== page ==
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HIV/AIDS Resource Center for African Americans
Kai Chandler Lois Crenshaw Gary Paul Wright Fortunata Kasege Keith Green Lois Bates Greg Braxton Vanessa Austin Bernard Jackson

Do I Have Poz Pride?

April 21, 2010

I speak out every day about my HIV status. I tell a large number of people my story. I want them to know my name and of my many experiences. Some people thank me. Others despise my exposure. They tell me it's no one's business but my own, what I have done and what STD [sexually transmitted disease] I have. However, I'm honest and have no problem telling the world that I have sex with men on occasion and that I'm HIV positive.

They ask, "Are you proud of your HIV status? Do you take pride in you incurable infectious disease?"

Out of sheer defense, I say, "YES!"

But one weekend a little while back, I was asked again and wasn't able to answer at all. I just really didn't know how to feel this time. I continued to give it thought. I wondered if I really do have POZ PRIDE. I know that I have pride in the work that I do, as well as the speaking opportunities that I am given to warn the affected and encourage the infected by telling my story.

I know that I have nothing to hide no matter how America may accept me. I'm very honest, truthful and forthright about who I am and what I do. I LOVE MYSELF ... I don't expose myself for attention or fame. I always wanted to become famous, but not because of a disease. I said I wanted to help others ... Am I?

I think back to when I first began to tell my story and why. I was scared and alone, I had only my sister's support and a few friends. I felt completely isolated and hurt. I really wanted to speak about my life just as any other family member at family events. I disclosed my bi-sexuality to my family at the age 13 so I never shied away from speaking out. It was very uncomfortable not being able to share intimate parts of my life with those that mattered most to me.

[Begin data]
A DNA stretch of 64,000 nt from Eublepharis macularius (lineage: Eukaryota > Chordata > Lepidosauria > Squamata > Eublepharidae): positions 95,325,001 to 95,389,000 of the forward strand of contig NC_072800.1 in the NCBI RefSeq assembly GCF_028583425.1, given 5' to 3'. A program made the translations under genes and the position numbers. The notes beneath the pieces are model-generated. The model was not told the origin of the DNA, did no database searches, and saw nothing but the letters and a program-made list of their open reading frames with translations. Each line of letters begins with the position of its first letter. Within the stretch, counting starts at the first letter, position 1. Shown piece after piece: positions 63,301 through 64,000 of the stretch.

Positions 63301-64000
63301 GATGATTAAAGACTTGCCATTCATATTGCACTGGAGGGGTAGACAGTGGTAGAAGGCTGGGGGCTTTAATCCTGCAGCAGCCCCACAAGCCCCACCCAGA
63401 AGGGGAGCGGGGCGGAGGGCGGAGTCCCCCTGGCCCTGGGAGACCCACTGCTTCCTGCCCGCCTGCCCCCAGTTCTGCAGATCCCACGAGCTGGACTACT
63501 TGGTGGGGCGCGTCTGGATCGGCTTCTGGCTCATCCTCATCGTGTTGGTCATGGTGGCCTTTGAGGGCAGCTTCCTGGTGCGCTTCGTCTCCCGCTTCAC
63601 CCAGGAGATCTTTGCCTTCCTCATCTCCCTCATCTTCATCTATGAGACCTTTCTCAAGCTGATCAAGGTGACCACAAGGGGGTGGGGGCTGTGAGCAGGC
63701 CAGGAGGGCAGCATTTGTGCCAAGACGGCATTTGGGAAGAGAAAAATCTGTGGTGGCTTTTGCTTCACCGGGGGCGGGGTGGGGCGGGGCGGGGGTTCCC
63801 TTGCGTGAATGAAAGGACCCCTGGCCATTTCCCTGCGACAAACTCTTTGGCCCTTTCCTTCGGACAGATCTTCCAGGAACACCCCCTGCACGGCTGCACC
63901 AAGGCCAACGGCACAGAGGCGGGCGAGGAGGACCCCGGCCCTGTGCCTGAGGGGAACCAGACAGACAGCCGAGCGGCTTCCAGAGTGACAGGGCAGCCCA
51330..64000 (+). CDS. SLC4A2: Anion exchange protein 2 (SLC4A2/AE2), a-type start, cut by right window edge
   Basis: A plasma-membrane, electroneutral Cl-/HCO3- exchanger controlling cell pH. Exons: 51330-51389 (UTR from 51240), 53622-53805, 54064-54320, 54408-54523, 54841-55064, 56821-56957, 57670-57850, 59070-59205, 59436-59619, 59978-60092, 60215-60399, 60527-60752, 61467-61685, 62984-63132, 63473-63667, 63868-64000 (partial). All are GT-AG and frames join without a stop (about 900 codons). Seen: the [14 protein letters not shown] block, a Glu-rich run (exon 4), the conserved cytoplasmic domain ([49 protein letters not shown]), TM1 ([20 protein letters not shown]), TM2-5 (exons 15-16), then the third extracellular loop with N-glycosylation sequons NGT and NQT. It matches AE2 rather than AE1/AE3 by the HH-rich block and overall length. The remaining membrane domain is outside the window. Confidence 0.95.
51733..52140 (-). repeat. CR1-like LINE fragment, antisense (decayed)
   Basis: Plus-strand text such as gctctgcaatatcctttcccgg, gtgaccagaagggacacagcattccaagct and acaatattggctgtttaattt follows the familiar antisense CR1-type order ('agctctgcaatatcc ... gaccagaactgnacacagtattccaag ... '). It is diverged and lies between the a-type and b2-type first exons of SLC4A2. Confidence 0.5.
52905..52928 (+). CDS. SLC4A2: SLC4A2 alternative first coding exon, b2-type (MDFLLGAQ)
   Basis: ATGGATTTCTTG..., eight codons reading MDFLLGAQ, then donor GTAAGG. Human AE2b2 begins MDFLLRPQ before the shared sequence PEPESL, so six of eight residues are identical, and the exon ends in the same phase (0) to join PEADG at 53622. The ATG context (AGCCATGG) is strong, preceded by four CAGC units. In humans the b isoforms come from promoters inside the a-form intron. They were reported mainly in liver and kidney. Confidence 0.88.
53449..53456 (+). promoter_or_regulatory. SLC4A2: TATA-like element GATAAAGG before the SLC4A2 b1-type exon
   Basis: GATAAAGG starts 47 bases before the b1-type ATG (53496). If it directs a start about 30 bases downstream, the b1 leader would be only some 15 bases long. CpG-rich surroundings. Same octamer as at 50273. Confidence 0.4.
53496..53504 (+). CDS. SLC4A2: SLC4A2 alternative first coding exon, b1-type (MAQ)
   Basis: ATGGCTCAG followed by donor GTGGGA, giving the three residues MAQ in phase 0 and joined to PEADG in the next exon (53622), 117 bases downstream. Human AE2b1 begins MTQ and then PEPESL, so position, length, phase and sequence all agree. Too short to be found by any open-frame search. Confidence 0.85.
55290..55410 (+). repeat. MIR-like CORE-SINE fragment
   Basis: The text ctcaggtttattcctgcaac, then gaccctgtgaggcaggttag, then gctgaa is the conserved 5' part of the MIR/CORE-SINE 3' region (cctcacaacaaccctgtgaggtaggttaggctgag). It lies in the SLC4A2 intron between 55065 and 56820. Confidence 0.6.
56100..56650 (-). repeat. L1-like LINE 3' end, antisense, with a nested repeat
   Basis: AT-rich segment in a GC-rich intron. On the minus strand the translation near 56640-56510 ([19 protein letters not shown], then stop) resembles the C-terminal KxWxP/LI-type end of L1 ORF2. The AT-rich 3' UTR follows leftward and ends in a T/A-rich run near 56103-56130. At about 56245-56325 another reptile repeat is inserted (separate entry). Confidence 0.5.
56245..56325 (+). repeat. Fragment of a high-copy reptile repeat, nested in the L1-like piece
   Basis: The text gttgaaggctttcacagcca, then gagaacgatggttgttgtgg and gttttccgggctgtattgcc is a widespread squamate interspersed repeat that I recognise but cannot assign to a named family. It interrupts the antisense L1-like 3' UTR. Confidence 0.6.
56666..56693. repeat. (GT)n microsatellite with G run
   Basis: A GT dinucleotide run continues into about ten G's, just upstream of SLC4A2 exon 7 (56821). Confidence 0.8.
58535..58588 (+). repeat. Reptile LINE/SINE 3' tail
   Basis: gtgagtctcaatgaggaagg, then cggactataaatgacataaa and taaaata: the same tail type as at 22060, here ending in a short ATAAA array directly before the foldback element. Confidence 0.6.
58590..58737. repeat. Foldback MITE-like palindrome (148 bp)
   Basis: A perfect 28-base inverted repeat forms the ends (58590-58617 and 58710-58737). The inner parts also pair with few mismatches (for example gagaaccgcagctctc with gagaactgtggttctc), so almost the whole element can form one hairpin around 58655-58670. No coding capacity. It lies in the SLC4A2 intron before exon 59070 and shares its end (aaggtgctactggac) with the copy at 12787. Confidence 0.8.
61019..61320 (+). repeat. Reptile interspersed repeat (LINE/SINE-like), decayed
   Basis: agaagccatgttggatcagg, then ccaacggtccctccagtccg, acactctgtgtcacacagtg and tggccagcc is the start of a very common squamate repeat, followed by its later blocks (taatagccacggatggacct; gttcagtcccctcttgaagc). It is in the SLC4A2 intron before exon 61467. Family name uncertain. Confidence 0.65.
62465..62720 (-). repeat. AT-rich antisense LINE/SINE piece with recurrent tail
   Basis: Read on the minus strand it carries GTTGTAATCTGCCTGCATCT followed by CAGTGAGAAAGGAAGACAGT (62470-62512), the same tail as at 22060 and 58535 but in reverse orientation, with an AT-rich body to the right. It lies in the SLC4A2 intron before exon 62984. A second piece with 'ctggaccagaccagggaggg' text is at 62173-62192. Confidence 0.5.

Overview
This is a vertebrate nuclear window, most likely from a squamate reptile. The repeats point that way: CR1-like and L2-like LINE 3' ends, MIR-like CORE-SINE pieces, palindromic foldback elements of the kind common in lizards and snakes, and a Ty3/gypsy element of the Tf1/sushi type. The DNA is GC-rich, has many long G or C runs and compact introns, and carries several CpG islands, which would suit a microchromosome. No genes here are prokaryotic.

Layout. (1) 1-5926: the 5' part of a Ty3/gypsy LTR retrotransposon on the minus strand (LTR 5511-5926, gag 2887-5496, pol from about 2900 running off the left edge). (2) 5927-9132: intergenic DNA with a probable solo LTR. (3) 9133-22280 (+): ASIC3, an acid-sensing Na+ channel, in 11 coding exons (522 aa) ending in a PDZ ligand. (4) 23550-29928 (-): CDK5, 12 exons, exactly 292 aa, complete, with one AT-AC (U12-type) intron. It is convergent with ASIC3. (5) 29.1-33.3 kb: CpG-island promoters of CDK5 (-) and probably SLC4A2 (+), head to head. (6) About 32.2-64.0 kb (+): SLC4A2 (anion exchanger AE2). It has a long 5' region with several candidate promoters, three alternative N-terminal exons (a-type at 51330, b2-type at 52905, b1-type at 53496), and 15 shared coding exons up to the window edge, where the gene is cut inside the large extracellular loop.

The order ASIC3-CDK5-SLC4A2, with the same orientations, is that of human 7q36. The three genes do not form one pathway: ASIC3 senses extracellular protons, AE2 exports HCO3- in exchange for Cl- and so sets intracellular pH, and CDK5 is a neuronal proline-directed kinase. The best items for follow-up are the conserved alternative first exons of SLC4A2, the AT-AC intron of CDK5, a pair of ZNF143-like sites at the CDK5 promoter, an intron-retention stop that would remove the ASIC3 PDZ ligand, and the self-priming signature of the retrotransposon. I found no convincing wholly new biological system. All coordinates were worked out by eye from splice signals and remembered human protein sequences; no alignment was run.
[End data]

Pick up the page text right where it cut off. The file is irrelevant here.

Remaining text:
I think I'm so open because I come from a big family (a REALLY BIG FAMILY), and we didn't have many secrets. My family feels: "A family that prays together will stay together" and "A family that cares will share the good times as well as the hardships."

When I told my family I was HIV positive ... they threw me a "STAY HEALTHY" party. They cooked, they brought me gifts and information about the virus. I knew that I was truly loved. I guess I'm one of the lucky ones who just come from continued acceptance.

After my flash back, I notice that I do have PRIDE -- not specifically POZ PRIDE but SELF PRIDE. The PRIDE that has brought me out of denial, and out of depression, into a state of love and empowerment.

I will continue to be non-judgmental in my life and the lives of others!

"He who conceals his disease cannot expect to be cured." -- Ethiopian Proverb

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More From This Resource Center

Magic Johnson Wants You to Know: He Isn't Cured of HIV

Living With HIV? African Americans Share Their Advice

This article was provided by TheBody.

See Also's Just Diagnosed Resource Center
Telling Others You're HIV Positive
More Personal Accounts of HIV Disclosure


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